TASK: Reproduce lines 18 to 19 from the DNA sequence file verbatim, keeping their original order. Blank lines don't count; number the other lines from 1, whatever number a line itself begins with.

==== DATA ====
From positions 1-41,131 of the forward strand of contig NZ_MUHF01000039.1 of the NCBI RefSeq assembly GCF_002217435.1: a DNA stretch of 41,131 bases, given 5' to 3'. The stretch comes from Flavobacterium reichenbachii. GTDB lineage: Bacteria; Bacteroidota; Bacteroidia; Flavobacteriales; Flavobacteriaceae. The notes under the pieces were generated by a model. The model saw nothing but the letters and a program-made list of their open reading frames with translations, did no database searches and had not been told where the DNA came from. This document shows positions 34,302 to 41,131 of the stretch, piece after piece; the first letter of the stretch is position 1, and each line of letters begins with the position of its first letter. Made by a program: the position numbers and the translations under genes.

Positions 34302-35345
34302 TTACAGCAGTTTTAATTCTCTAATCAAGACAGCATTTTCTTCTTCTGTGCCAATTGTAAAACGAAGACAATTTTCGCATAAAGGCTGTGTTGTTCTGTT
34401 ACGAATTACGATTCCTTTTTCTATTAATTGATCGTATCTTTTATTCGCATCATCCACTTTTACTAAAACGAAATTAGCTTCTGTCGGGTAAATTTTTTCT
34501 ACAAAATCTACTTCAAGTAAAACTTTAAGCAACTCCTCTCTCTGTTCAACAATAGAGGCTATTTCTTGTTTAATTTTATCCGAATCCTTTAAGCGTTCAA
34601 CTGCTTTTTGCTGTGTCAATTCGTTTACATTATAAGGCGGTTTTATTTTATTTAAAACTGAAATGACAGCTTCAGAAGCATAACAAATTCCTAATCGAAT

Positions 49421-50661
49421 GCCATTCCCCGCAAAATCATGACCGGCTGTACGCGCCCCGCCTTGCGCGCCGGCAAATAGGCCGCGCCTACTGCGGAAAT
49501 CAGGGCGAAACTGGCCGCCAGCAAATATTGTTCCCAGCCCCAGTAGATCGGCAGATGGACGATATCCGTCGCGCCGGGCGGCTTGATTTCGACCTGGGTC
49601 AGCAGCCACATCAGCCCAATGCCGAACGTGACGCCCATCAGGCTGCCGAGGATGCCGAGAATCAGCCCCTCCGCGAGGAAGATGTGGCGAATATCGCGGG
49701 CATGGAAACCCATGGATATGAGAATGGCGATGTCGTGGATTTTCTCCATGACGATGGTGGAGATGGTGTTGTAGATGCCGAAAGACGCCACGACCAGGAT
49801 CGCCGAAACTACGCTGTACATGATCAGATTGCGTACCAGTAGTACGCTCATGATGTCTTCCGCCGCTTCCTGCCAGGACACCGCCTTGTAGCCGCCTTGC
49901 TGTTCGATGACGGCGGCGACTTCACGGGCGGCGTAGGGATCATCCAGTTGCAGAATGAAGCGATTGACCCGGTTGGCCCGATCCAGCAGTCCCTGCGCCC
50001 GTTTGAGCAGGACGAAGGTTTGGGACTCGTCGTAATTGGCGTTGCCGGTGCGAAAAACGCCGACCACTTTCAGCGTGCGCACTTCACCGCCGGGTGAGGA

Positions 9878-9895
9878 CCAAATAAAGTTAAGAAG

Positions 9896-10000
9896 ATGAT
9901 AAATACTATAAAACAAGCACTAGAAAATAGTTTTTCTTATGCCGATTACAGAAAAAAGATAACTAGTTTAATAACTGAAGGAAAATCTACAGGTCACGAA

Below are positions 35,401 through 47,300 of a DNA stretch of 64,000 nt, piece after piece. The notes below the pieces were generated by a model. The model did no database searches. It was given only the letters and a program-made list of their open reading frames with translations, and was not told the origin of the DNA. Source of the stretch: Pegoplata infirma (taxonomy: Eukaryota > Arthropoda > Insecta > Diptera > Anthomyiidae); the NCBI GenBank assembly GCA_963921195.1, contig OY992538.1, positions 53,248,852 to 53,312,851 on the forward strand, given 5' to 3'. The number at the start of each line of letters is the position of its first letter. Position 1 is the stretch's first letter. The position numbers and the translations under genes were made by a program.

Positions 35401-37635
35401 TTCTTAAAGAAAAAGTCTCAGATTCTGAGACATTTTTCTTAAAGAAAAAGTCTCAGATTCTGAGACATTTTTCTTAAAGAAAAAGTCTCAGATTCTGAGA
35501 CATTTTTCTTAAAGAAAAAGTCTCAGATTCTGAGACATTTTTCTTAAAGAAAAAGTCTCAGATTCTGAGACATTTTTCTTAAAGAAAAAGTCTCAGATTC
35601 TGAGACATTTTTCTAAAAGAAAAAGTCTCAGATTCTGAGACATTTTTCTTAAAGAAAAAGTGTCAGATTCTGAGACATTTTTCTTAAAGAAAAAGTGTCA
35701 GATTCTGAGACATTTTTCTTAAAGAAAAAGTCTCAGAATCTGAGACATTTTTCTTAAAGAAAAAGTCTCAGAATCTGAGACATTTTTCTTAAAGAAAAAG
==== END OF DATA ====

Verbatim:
9896 ATGAT
9901 AAATACTATAAAACAAGCACTAGAAAATAGTTTTTCTTATGCCGATTACAGAAAAAAGATAACTAGTTTAATAACTGAAGGAAAATCTACAGGTCACGAA